Distributed Generation of Energy Policy – State by State

US DOE Energy All Stars Seminars

US DOE Energy All Stars Seminars

I had the opportunity to attend the US Department of Energy’s inaugural lecture series “Energy AllStars, What’s Our Energy Future” in Washington DC on January 19. Dr. Steven Chu, outgoing Secretary of DOE gave another one of his adroit and compelling presentations, which started with a comparison of how technology solved an environmental problem caused by transportation in the late 1800’s – namely that major American urban centers like New York and Detroit were being fouled with 3 – 4 million pounds of horse manure and 40,000 gallons of urine per day by horse drawn carriages. A technology transition—the rise of the automobile—solved this problem in less than 30 years. He went on to show how the dire issues facing us as a result of climate change and its cost to insurance companies and taxpayers presents another technological and economic solution transition opportunity: this time with clean energy and energy efficiency. Dr. Chu’s presentation is one that the President Obama should give to the nation.

As compelling as Secretary Chu’s presentation was, the one that followed, by the energic and former Governor Jennifer Granholm of Michigan, really got my attention. She outlined her experience of being powerless, despite valiant efforts, to stop manufacturing flight from Michigan and the resulting collapse of the middle class. But the Governor then outlined her Clean Energy Jobs Race to the Top proposition that is modeled on the highly successful Department of Education’s Race to the Top program. This program leveraged $4.5B in American Reconstruction & Reinvestment Act (aka stimulus package) funding by making competitive grants to state governments that instituted education reform and showed progress in many categories of improved education statistics. It’s a successful program that has received bipartisan accolades.

Govenor Granholm has winning plan?!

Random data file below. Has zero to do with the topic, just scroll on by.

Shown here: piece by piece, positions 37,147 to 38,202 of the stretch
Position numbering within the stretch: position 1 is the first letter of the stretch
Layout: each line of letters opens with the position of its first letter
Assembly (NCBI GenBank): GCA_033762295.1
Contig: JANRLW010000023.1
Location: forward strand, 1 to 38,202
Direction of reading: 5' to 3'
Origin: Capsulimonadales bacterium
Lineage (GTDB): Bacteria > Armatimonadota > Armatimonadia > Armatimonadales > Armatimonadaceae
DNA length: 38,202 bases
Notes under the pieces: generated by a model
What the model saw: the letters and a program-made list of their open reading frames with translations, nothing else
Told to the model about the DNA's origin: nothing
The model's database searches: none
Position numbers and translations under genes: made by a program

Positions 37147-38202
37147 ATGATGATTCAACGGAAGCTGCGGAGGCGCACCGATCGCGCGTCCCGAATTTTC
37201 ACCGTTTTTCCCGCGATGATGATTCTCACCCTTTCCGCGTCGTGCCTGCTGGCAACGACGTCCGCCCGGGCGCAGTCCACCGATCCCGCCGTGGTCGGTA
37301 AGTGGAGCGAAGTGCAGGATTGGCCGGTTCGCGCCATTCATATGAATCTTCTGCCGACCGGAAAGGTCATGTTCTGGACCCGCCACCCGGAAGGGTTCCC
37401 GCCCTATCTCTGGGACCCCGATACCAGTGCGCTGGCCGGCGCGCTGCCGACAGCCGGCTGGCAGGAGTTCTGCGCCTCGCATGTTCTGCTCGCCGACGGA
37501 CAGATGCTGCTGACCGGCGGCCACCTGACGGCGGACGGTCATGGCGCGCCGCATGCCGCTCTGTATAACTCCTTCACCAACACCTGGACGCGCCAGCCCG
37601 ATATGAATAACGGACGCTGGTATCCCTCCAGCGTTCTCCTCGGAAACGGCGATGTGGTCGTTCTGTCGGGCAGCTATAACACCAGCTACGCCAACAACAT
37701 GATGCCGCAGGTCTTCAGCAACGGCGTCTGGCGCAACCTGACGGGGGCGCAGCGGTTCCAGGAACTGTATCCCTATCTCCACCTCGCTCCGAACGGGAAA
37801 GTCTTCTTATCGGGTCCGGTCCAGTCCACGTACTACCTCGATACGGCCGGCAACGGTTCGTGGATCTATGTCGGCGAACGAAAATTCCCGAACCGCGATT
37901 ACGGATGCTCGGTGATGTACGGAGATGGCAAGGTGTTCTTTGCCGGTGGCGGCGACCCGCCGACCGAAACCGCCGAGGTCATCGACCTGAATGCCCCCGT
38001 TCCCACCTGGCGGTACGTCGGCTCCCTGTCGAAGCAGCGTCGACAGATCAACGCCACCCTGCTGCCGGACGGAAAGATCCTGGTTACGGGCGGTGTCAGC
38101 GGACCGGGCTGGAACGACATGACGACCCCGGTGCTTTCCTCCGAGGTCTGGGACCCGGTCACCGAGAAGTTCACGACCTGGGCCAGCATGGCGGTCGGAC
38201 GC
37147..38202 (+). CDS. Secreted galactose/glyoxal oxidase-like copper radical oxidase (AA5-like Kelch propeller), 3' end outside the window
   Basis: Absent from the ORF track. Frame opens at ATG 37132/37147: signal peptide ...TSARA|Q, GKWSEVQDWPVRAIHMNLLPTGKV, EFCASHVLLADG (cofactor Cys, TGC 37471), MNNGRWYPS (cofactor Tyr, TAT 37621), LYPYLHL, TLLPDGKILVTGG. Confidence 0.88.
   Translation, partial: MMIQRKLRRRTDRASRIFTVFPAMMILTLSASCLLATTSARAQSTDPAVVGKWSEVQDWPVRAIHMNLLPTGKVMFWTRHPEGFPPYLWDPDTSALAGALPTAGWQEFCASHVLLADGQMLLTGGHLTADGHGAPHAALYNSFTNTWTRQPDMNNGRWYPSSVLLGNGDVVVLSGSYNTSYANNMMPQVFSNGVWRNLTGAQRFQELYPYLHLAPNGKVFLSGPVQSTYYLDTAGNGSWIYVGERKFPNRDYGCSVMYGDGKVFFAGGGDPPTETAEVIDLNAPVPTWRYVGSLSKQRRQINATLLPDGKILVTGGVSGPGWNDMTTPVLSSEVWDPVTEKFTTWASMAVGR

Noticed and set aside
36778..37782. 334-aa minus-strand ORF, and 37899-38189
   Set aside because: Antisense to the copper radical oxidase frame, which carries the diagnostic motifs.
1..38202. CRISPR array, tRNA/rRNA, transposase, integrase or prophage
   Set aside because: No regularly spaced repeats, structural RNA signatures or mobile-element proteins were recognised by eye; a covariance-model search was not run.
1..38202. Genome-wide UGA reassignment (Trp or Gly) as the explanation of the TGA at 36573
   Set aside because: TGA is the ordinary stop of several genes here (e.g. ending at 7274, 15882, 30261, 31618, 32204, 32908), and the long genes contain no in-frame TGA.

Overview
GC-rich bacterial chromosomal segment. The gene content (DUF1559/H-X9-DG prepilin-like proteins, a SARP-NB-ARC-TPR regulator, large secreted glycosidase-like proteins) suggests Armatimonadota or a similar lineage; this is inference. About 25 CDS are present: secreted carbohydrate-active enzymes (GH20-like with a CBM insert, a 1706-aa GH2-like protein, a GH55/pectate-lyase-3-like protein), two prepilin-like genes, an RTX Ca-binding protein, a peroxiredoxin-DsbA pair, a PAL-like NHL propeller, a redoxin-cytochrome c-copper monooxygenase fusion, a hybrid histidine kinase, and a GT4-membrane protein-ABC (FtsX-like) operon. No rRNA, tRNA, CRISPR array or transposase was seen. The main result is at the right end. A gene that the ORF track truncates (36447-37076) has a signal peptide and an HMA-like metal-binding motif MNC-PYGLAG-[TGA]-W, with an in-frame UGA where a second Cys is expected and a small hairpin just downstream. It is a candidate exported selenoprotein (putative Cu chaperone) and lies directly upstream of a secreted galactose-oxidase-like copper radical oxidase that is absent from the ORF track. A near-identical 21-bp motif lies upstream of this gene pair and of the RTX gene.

Govenor Granholm may have a winning plan . . . . .

As Governor Granholm outlined, the beauty of this program is that it becomes non-partisan – who would say no to funds that are being offered on a structured basis that provides real value to each state?  It respects the states and federalism while it builds on the leadership already demonstrated by many states on climate change, clean energy, and energy efficiency.

Her Clean Energy Jobs Race to the Top program would be on an opt-in basis working with a funding level similar to the Department of Education program. The price for entry would be to establish both demand side and supply side strategies. These include enacting a state level clean energy standard of something like 80% by 2035, establishing innovation centers via industry and education partnerships, and producing technology and clean energy that is indigenous to each region. Each state would do an analysis of its strengths and weaknesses and hone in on a strategy that would leverage their region’s unique capabilities. The overall goal is to show how many jobs can be created.

With the government stimulus program over, the question is how to fund a program like this given the current sad state of Capitol Hill. Governor Granholm posited 2 ideas that would be difficult but could be achieved. One is to leverage philanthropic foundations such at the Bill & Melinda Gates Foundation, Google and others, where they provide capital that can then be matched by other private and government sources. The second, and I think the most interesting, is to repatriate some of the large amount of corporate money now offshored in tax havens with a program that would have low tax basis for investing in the program, resulting in enormous business opportunities that would benefit all of US industry.

Clearly there are many questions and challenges to this proposition but the basic framework she provided is clever, could have legs and create massive change with little money spent. To paraphrase the Governor, “Truly, we have an obligation as a nation to fix the problem of the hollowing out the middle class and to achieve energy independence by creating clean energy jobs.”

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